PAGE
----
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Marine Biology Graduate Student Association

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Heather Hillard

Heather Hillard

Phycology Lab
Department of Biology
18111 Nordhoff Street
Northridge, CA 91330-8303
heather.hillard.358@my.csun.edu

Education

B.S. Biology, The College of William and Mary, VA

Research Interests

Coral reef ecology, ocean acidification, coral—algal interactions, anthropogenic disturbances, marine conservation

M.S. Thesis

The combined and potentially interactive effects of macroalgae and ocean acidification on corals

Ocean acidification (OA), the decrease in the pH and carbonate ion concentration due to the uptake of anthropogenic CO2, threatens coral reefs worldwide as studies predict the decline of important calcifying organisms, such as corals, and the proliferation of non-calcifiers, such as fleshy macroalgae. For shallow corals reefs, the carbonate chemistry partly depends on the benthic community composition and associated metabolic processes. On the island of Moorea, French Polynesia, large diel fluctuations in pH were recorded directly behind the reef crest, which is dominated by the macroalga Sargassum pacificum. The pH fluctuations potentially were driven by algal primary production. In addition to the macroalgae, a diverse community of corals and other invertebrates inhabit the understory of the Sargassum thickets blanketing the reef crest and parts of the back reef. My research focuses on how these organisms, specifically scleractinian corals, survive in a macroalgal-dominated environment and how macroalgae may ameliorate or exacerbate the effects of elevated CO2 conditions on coral growth.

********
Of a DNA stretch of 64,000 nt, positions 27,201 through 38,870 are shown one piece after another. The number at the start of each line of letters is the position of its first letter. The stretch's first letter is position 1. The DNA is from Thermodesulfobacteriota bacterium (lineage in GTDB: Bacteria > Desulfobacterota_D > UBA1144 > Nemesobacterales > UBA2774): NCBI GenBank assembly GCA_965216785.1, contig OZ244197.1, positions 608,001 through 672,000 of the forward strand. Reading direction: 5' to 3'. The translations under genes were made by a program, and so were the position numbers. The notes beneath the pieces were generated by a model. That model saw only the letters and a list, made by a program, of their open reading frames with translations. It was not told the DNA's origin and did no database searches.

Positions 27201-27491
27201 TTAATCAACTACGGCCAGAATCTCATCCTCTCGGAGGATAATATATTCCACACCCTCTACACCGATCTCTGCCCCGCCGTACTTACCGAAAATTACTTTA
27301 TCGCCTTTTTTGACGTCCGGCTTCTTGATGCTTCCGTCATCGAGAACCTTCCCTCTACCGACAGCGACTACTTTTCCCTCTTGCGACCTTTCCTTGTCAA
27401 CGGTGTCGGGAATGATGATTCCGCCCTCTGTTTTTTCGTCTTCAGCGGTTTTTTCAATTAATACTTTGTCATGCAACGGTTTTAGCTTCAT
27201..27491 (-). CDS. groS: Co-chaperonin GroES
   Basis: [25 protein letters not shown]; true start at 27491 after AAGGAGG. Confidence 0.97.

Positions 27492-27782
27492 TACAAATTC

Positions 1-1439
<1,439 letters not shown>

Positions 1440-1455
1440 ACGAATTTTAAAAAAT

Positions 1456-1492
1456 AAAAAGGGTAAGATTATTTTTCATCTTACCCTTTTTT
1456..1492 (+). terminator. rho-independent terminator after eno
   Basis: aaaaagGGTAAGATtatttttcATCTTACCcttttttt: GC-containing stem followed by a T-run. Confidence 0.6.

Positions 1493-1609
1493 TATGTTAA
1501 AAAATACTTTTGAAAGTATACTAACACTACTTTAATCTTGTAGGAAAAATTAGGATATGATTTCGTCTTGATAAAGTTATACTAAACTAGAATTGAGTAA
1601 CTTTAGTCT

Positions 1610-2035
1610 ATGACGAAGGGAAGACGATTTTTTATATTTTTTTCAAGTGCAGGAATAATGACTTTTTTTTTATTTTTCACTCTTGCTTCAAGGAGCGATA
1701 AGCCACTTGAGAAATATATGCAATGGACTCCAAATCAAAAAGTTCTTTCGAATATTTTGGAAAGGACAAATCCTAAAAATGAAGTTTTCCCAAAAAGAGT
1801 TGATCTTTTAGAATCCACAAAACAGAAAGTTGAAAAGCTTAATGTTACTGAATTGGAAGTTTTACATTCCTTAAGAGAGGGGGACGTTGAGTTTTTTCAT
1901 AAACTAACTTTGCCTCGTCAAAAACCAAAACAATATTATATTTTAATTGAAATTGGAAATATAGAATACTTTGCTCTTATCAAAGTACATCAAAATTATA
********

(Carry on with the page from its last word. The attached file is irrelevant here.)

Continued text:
Through combined mesocosm and field experiments, I hope to determine: (1) if macroalgae, such as Sargassum pacificum, can have an indirect positive effect on coral calcification by increasing the pH through photosynthesis, (2) whether or not algal shading will outweigh any indirect positive impacts and lastly, (3) if the presence of macroalgae will exacerbate the negative effects of OA on corals. Previous studies describe how macroalgae can harm corals from shading, abrasion, allelopathy, overgrowth, and altering the microbial communities; however, few studies explore any potential positive, indirect impacts from a change in carbonate chemistry. My research emphasizes the importance of considering not only the effects of OA on reef corals but also how these effects may interact with macroalgae as macroalgal communities are expected to expand with increasing human disturbance. I hope my research will help inform managers and conservationists as the future recovery and persistence of coral dominated reefs may depend on the ability of corals to survive in association with macroalgae.

Caption: The coral reef surrounding Moorea is composed of a diverse benthic community with the reef crest dominated by fleshy macroalgae (top) and portions of the back reef covered by a variety of corals (middle). Plates suspended with organisms on them (lower).

algal-dominated reefcoral-dominated reefdiver with suspended plates
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